Sausage & Egg Breakfast Bites

Here’s a nice, versatile way to prepare eggs. I used onions and red and green bell peppers, but any vegetable will do. You can eat them cold or hot, but I prefer them hot.

Sausage bites

Sausage & Egg Breakfast Bites

INGREDIENTS:

  • 1 small bunch of dark greens, such as kale, Swiss chard, beet greens or spinach
  • 1-2 cups of crumbled, uncooked sausage
  • 8-10 eggs
  • a small bunch of parsley or other fresh herb

METHOD:

  1. Preheat the oven to 375 F.

  2. Slice the greens into thin strips (if using kale, removed the stems). Saute in oil or butter over medium heat for several minutes, then add the crumbled sausage.

  3. Continue to saute until sausage is basically cooked, then turn off heat.

  4. Whisk the eggs then stir in the parsley, kale and sausage.

  5. Pour into a greased 8?ó8 pan. Bake 20-25 minutes.

  6. Let cool slightly before cutting into squares.

Shrimp and Sausage Gumbo

It’s starting get cold here, so I thought it would be a good time to make some soup. And since I’ve been in the mood for something spicy, I thought I would make Shrimp and Sausage Gumbo.

INGREDIENTS:

  • 2 tablespoons olive oil
  • 1 medium onion, chopped
  • 1 red bell pepper, chopped (about 3/4‚Äù pieces)
  • 1 celery rib, sliced (1/2‚Äù pieces)
  • 2 cloves garlic, minced
  • 1/4 teaspoon cayenne pepper
  • Salt and black pepper, to taste
  • 1 lb. Polish pork sausage or Italian pork sausage, cut into 1/2‚Äù slices
  • 2 tablespoons flour
  • 4 cups chicken stock
  • 2 sprigs thyme
  • 3/4 lb. shrimp, cooked
  • 1/4 cup flat-leaf parsley, chopped

METHOD:

Heat the oil in a large pot; add the onion, bell pepper, celery, garlic, cayenne pepper, salt and black pepper. Cook over medium-high heat until the vegetables are tender. Add sausage until lightly browned. Sprinkle meat and vegetables with flour and stir well. Add chicken stock, sprigs of thyme, and shrimp; bring to a simmer. Season with salt, if needed. Allow to simmer for about 15 minutes. Stir in parsley and remove sprigs of thyme immediately before serving.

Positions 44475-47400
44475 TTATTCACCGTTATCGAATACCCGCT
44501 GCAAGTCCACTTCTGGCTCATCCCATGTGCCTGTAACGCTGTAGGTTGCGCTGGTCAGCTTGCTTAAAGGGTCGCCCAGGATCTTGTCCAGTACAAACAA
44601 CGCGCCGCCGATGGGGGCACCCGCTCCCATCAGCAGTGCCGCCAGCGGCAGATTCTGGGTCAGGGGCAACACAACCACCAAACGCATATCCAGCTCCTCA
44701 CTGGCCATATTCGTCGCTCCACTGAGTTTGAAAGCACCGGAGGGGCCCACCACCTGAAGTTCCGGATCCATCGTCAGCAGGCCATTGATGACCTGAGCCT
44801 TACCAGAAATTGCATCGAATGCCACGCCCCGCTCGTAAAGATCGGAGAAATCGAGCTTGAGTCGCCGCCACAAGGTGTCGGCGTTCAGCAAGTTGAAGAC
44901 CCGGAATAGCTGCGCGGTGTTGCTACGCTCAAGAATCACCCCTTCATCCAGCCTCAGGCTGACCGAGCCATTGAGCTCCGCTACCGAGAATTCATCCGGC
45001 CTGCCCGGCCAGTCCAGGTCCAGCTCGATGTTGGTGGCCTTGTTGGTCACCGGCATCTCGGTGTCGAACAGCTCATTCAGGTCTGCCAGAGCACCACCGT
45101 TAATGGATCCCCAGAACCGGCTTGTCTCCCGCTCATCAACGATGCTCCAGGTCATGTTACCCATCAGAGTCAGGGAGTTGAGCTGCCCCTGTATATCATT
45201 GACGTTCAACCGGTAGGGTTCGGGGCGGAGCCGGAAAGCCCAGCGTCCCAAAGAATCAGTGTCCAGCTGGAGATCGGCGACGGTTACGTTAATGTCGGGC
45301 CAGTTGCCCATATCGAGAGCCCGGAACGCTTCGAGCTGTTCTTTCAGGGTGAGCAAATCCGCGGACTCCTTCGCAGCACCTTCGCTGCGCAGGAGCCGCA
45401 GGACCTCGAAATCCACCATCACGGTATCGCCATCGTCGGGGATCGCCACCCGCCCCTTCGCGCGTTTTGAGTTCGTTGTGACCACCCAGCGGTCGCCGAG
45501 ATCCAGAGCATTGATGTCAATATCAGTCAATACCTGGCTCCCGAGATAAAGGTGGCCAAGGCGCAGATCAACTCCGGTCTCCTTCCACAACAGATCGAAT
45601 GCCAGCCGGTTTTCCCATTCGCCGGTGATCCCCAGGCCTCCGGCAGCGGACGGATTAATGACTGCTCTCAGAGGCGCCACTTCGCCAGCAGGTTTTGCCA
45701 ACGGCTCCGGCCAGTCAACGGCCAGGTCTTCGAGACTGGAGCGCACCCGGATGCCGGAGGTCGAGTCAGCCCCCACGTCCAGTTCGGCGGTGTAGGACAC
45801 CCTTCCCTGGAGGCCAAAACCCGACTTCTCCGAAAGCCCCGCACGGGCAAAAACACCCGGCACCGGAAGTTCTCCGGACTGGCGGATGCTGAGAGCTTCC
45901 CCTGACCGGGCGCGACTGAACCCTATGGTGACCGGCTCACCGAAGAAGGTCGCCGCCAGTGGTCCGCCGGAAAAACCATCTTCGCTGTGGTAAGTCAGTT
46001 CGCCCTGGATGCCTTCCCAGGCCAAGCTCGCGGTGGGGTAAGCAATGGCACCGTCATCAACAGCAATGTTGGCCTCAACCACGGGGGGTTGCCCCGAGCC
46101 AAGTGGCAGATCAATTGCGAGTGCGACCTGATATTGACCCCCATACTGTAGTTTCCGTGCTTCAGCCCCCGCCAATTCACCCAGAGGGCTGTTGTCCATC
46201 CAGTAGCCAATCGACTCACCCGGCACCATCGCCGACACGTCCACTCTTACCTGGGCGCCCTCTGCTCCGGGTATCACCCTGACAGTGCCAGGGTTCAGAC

Choucroute Garnie

I’ve been looking for an excuse to checkout the German Deli and this recipe was it. The recipe is impossible to mess up, but you do need high quality German ingredients. The good thing about this recipe is you don’t – and shouldn’t – follow it exactly. Just use what you can find. I didn’t have any pork loin or pork belly, which I would have liked, so I just substituted different kinds of bratwurst.

Choucroute Garnie

INGREDIENTS:

  • 2 tablespoons rendered duck fat, or pork fat
  • 1 onion, finely chopped
  • 2 lbs. sauerkraut
  • 10 juniper berries
  • 1 clove garlic, smashed
  • 3 cups dry white wine, preferably Riesling
  • 1 bay leaf
  • 1 teaspoon coriander
  • 4 boiled potatoes
  • salt and pepper to taste
  • 4 frankfurters
  • 4 boudin blanc
  • 4 slices of smoked pork loin
  • 4 slices of salted pork belly

METHOD:

  1. Heat duck fat in a large pot. Add the onion, and cook for about 5 minutes. Add the sauerkraut, juniper berries, garlic, wine, spices and salt and pepper. Cover and bring to a simmer.

  2. Add the pork belly and smoked pork loin, cover and cook for 1 1/2 hours. In a separate pot, bring water to a simmer. Then add the frankfurters, boudin blanc, and potatoes. Heat for 5 minutes.

  3. To serve: place sauerkraut in the centre of a large serving platter. Arrange meats and boiled potatoes around the sauerkraut. Serve a flavourful grainy mustard with all dishes except the fish choucroute.

Transylvanian Stockpot

For dinner, I made the Transylvanian Stockpot from The Primal Blueprint Cookbook. The recipe is on page 44.

I made a few changes to the recipe. First, I used uncooked polish kielbasa and just fried them up in lard (and left the lard in the pot). Second, I love cabbage so I put more in than the recipe called for. Finally, because of all the cabbage, I used a little more liquid. I added an extra cup of chicken broth, and about 2 cups of water. I wanted the make sure that the liquid completely covered all the meat and vegetables.

Like most traditional stews/soups, this one has everything that makes these recipes so good, and it’s dead simple to make. Lots of fat and protein, and just the right amount of vegetables to round out the flavors. I will definitely be making this again.